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IOSR Journal of Applied Physics (IOSR-JAP) is an open access international journal that provides rapid publication (within a month) of articles in all areas of physics and its applications. The …

IOSR Journal of Applied Physics (IOSR-JAP) is an open access international journal that provides rapid publication (within a month) of articles in all areas of physics and its applications. The journal welcomes publications of high quality papers on theoretical developments and practical applications in applied physics. Original research papers, state-of-the-art reviews, and high quality technical notes are invited for publications.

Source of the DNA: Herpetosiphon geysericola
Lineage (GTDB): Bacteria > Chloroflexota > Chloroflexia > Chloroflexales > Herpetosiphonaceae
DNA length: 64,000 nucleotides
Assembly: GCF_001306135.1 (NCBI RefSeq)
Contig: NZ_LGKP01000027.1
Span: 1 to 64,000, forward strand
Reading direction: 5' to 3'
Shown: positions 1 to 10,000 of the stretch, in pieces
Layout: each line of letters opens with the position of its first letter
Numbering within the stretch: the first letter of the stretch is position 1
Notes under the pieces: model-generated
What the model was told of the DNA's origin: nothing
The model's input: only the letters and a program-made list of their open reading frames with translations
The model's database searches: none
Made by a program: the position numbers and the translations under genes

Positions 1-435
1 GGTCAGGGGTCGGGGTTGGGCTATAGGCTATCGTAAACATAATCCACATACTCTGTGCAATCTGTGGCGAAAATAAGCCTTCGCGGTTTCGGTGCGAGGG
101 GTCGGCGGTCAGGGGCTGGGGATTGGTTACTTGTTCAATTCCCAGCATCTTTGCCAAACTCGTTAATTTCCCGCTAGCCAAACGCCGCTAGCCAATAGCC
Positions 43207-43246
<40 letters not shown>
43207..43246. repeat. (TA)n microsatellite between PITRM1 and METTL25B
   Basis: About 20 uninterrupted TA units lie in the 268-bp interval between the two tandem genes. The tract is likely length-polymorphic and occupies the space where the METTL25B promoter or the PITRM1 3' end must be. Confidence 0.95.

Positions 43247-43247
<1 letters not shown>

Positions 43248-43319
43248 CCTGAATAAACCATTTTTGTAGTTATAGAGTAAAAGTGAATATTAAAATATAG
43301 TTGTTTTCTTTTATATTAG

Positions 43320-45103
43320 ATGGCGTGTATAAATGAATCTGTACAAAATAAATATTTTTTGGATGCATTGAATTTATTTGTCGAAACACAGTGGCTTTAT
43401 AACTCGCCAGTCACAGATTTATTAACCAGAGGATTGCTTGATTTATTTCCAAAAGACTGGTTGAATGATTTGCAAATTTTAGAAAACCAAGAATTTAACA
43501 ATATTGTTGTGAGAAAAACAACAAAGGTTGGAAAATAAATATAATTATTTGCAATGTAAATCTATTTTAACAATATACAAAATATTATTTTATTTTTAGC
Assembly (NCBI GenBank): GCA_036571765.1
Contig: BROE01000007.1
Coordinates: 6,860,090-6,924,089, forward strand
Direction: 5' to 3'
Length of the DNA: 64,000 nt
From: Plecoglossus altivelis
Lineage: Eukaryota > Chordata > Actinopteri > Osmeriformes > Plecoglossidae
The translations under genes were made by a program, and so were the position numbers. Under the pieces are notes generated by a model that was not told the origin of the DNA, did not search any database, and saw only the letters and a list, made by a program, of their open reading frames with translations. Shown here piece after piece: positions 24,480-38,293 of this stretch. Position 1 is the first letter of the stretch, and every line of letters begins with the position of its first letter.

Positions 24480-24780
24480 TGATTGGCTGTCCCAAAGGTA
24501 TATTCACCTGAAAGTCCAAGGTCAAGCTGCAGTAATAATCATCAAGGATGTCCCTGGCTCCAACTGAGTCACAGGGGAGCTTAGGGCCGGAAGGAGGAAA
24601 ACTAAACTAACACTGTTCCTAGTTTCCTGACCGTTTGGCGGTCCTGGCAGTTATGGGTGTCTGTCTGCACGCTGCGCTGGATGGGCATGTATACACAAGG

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  • 1. IOSR Journal of Applied Physics (IOSR-JAP)e-ISSN: 2278-4861. Volume 3, Issue 4 (Mar. - Apr. 2013), PP 19-23www.iosrjournals.orgwww.iosrjournals.org 19 | PageProfitability and Production Efficiency of Small-Scale MaizeProduction in Niger State, NigeriaM.S. Sadiq*, M.T. Yakasai**, M.M. Ahmad***, T.Y. Lapkene* andMohammed Abubakar*Department of Agric. Economics and Extension Techn., Federal University of Tech., Minna, Nigeria**Department of Agric. Economics and Extension, Kano State University Science and Tech., Wudil, Kano,Nigeria*** Department of Agric. Economics and Extension, Bayero University, Kano, NigeriaAbstract: This study investigates the profitability of small scale maize production in Niger state, using farmbudgeting technique. Available reports on profitability studies in the state suggest little improvement amongmaize farmers inspite of massive investment in the sector by government. Data were collected using the multi-stage sampling technique, and administering structured questionnaires to a total of 200 randomly selectedrespondents from two LGAs of Niger State. Data collected were analyzed using descriptive statistics, net farmincome analysis. The socio-economic characteristics of the respondents showed that 67% of the farmers weremale, 76% were within the economically active age brackets, while 68% had non-formal education. The costsand returns analysis indicated that maize production was profitable with an average net farm income of N48,109.00/hectare, and a gross ratio of 0.39; a production efficiency index (2.50) per farmer further adjudged theprofitability of the enterprise, that is, the returns cover the cost of production almost three times. As maize isone of the most important staple foods of great socio-economic value in the study area, an improvement in theunderstanding of the level of profitability can greatly aid policy makers in enhancing policies that will promoteprofitability in production of the crop. In addition, improved access to farmlands, acquisition of formaleducation, improving rural financial markets and strengthening the existing extension services wererecommended to improve profitability in maize production in the area.Keywords: Maize, Small-scale, Profitability, Socio-economics, Niger stateI. IntroductionIn industrialized countries, maize is largely used as livestock feed and as a raw material for industrialproducts, while in developing countries, it is mainly used for human consumption. In sub-Saharan Africa, maizeis a staple food for an estimated 50% of the population. It is an important source of carbohydrate, protein, iron,vitamin B, and minerals. Africans consume maize as a starchy base in a wide variety, thus, playing an importantrole in filling the hunger gap after the dry season (IITA, 2007a). Maize is an important food in Africa and themain ingredient in several well-known national dishes. Examples are tuwon, masara and akamu in northernNigeria, koga in Cameroon, injera in Ethiopia and ugali in Kenya. It is also used as animal feed and as rawmaterial for brewing beer and for producing starch (IITA, 2008).In Nigeria, the demand for maize is increasing at a faster rate daily. This may be due to the fact thatgrain is being used for feeding poultry and also serve as the main food for many household (Ogunniyi, 2011).The total land area planted to maize in Nigeria is above 2.5 million hectares with an estimated yield of about 1.4metric tones per hectare (Ogundari, 2006).Ironically, maize as a result of the various domestic uses shows that a domestic demand of 3.5 million metrictonnes outstrips supply production of two million metric tones . However, the unfolding performance of maizecan be attributed to the fact that, bulk of the country‟s farm, over 90% is dependent on subsistence agriculturewith rudimentary farm system, low capitalization and low yield per hectare (Ogundari et al, 2006). Moreover,price fluctuation, diseases and pest, poor storage facilities and efficiency of resource utilization are the identifiedproblems of low maize production in Nigeria (IITA, 2007b).In view of this, profitability of small holder farms‟ has important implications for developmentstrategies adopted in most developing countries where the primary sector is still dominant. An improvement inthe understanding of its profitability can greatly aid policy makers in creating enhancing policies as well as injudging the efficacy of present and past reforms. The Objective of this paper is to contribute towards betterunderstanding of small scale farmers‟ in Nigeria with a view of predicting profitability of maize farmers inNiger State and add to the already existing knowledge .This paper will in addition investigate socio-economiccharacteristics of the respondents in the study are.